– Jim B
    Sep 3, 2015 at 18:03

At whatever step you'd like PowerShell to hold at, write Pause in your code. PowerShell will sit at "Press Enter to continue...:" until you hit Enter or close the shell/ISE.


You could insert a Read-Host cmdlet and then process the input value the way you want.

$userInput = Read-Host 

Building this answer just as a follow-up add-on based on the OPs comment about how to validate input, as an addition to the other good answers.. It was too long to put into a comment at the right place.

Validating input can be done in several ways. By way of personal preference I like using the switch statement for input validation, as I generally find it easier to read and debug than a bunch of if elses and more versatile than a do while.

Similarly I prefer using functions over loops for failing the validation, as I find the code cleaner and more reusable. Functions also have the built in possibility of parameter validation where that seems like the best way of validating the content of a variable.

So just as an example, here is a simple function which calls itself to restate the question when the input is not as expected.

function Get-SomeInput {
    $input = read-host "Please write yes or no and press Enter"

    switch ($input) `
        'yes' {
            write-host 'You wrote yes'

        'no' {
            write-host 'You wrote no'

        default {
            write-host 'You may only answer yes or no, please try again.'

  • Turning this into a function is overkill. This answer isn't wrong or bad, just overcomplicated.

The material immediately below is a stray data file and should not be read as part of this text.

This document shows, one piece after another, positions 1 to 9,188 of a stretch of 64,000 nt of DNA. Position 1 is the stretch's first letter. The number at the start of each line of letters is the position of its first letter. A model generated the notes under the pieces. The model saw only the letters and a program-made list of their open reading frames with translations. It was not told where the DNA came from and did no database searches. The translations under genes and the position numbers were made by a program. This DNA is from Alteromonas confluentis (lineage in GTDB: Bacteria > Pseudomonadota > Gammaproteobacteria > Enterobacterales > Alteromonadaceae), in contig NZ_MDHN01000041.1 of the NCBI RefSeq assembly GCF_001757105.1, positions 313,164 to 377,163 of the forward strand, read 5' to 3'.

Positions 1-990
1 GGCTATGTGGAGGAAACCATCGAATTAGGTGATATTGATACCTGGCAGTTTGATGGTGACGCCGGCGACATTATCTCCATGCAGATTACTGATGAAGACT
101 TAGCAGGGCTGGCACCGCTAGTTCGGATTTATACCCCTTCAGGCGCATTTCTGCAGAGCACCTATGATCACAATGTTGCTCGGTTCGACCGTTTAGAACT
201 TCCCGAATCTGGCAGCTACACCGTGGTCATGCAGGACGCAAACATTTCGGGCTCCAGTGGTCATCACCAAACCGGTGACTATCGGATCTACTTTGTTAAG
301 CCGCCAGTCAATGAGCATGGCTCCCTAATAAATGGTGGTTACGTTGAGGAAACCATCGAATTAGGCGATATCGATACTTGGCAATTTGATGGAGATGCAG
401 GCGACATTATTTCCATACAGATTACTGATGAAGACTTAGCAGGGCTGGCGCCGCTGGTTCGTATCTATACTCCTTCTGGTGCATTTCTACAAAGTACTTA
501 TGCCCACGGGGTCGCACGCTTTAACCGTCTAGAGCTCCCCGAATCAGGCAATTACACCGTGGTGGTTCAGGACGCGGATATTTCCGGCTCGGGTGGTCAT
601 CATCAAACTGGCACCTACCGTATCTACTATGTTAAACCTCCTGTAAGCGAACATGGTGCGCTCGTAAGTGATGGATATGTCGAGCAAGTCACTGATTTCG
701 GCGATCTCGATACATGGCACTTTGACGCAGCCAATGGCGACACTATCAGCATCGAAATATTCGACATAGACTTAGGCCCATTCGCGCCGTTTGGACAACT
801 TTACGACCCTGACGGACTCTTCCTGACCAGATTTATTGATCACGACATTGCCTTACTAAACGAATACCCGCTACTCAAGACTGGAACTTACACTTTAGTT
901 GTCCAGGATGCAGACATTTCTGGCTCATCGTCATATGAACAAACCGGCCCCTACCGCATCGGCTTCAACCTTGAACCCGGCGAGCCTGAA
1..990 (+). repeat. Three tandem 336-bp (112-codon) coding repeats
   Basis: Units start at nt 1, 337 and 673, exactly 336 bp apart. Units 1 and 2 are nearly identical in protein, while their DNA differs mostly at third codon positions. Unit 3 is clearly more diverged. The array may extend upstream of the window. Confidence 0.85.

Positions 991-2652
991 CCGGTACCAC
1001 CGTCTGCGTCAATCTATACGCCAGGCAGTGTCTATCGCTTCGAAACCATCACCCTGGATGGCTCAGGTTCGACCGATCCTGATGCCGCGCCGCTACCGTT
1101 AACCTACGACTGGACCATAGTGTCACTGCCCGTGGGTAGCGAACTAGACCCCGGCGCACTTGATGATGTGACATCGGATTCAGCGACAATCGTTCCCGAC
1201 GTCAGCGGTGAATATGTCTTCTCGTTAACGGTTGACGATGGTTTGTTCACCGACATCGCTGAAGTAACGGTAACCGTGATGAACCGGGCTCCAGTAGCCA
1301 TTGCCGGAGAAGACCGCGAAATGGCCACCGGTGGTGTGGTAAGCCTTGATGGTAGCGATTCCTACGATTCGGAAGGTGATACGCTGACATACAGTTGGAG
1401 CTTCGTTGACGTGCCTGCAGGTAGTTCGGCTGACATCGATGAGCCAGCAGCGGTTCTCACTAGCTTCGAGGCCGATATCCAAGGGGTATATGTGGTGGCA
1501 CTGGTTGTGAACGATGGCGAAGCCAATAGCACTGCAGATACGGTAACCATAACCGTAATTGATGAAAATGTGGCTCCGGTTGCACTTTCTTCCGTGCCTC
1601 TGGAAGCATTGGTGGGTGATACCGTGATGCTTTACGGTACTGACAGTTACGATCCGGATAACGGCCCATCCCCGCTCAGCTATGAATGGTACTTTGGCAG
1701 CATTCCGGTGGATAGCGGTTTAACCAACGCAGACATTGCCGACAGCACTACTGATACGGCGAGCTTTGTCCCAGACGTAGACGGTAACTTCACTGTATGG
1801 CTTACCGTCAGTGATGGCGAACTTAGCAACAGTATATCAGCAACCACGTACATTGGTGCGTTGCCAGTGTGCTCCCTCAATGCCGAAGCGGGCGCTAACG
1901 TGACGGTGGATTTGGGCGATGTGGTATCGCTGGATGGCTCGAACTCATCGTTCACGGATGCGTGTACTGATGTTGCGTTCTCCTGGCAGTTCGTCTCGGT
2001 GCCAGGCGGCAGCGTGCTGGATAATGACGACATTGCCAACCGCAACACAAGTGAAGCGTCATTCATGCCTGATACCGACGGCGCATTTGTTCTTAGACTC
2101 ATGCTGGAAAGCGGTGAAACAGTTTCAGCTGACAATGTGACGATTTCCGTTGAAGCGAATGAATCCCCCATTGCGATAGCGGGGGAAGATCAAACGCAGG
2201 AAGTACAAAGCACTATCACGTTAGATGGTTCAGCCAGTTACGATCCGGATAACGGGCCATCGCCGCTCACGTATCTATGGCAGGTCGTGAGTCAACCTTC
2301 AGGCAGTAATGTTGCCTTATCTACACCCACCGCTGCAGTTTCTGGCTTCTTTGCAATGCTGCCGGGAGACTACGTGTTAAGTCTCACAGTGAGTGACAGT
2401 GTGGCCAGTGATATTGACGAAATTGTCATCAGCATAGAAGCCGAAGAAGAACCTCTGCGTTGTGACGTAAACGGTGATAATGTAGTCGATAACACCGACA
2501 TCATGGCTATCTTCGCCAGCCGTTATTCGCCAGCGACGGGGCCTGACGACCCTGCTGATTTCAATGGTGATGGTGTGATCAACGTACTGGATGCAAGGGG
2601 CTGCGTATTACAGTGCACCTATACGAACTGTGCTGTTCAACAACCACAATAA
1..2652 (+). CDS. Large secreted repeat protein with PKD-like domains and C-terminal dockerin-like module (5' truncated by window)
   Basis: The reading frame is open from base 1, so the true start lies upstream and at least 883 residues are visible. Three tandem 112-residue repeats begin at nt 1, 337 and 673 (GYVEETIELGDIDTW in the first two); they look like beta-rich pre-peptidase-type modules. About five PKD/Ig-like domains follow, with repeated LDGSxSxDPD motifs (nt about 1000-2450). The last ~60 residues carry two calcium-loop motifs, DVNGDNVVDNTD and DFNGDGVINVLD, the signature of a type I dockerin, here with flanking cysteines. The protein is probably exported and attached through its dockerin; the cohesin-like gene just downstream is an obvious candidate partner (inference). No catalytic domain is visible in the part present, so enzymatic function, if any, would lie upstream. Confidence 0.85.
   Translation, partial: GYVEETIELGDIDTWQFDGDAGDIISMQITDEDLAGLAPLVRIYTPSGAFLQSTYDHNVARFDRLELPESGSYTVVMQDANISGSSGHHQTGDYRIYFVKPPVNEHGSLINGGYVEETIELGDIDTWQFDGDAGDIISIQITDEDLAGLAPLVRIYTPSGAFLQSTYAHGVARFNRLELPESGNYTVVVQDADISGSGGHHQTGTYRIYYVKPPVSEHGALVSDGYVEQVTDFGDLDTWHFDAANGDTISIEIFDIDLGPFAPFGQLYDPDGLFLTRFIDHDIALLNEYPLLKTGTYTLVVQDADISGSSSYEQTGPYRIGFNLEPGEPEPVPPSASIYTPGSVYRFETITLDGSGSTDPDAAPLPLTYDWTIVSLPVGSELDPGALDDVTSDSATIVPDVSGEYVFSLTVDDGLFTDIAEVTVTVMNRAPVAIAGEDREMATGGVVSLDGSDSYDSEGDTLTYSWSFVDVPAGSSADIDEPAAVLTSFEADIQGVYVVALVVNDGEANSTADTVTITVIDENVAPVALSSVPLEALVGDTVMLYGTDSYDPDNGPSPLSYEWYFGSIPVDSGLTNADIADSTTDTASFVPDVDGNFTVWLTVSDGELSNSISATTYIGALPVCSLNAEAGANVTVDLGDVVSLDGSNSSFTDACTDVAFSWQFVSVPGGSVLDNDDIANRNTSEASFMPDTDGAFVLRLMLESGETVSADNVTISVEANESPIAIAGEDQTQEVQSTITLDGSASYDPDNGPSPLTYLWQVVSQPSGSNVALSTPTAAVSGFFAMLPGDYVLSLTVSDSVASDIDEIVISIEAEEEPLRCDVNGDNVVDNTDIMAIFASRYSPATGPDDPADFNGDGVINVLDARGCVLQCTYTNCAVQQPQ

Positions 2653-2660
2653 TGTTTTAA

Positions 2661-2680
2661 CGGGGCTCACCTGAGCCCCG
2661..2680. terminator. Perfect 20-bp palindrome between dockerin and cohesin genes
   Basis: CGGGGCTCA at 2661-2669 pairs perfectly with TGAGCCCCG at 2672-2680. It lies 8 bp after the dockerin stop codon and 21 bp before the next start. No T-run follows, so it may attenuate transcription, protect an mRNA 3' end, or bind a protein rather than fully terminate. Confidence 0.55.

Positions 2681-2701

– Jim B
    Sep 3, 2015 at 19:30
  • 1
    I don't neccessarily agree at all @Jim, it's a reusable way of iterating code = less code. It's all about circumstance and imagination. But don't forget, The OP asked how to validate in a comment, a case of where the switch statement excels.
    – ErikE
    Sep 3, 2015 at 19:53
  • We'll have to agree to disagree. We're not developing applications, so there isn't a lot of reuse of a function that replaces a whopping 3 lines of top of head code,it also breaks the powershell develop as you write model of script creation. It's certainly useful to have a repository of code for things you've had to figure out that were complicated- an if statement isn't one of them IMHO
    – Jim B
    Sep 4, 2015 at 3:51
  • Yes @Jim, I put it down to personal preference. I find neither complicated but this easier to read - the value being evaluated kind of hops out to the eyes. You're wrong about the 3 lines when using an if-else though, the point is to create a loop which you'd spend a couple more lines doing too (I did a function for it). If you use my preferred way of formatting 'spreading your wings' to sacrifice vertical space for greater readability you'd get more lines too. The big win is that I can concentrate my program flow to very few lines for when debugging, in this case one line with one command.
    – ErikE
    Sep 4, 2015 at 4:20
  • If you want code reuse create a snippet. I think its bad practice to create scripts with profile dependencies or worse yet buckets of function declarations. I appreciate the candor and it gives me some class ideas as well.
    – Jim B
    Sep 8, 2015 at 4:57

I completely agree with the currently accepted answer. Using Read-Host is a great way to add that user-friendly touch, giving users the option to proceed or halt the process.

But if someone's looking for even more control over the user interaction, a [switch] statement could be a nifty tool for handling different inputs. Just a little extra tip for those who want to take it a step further.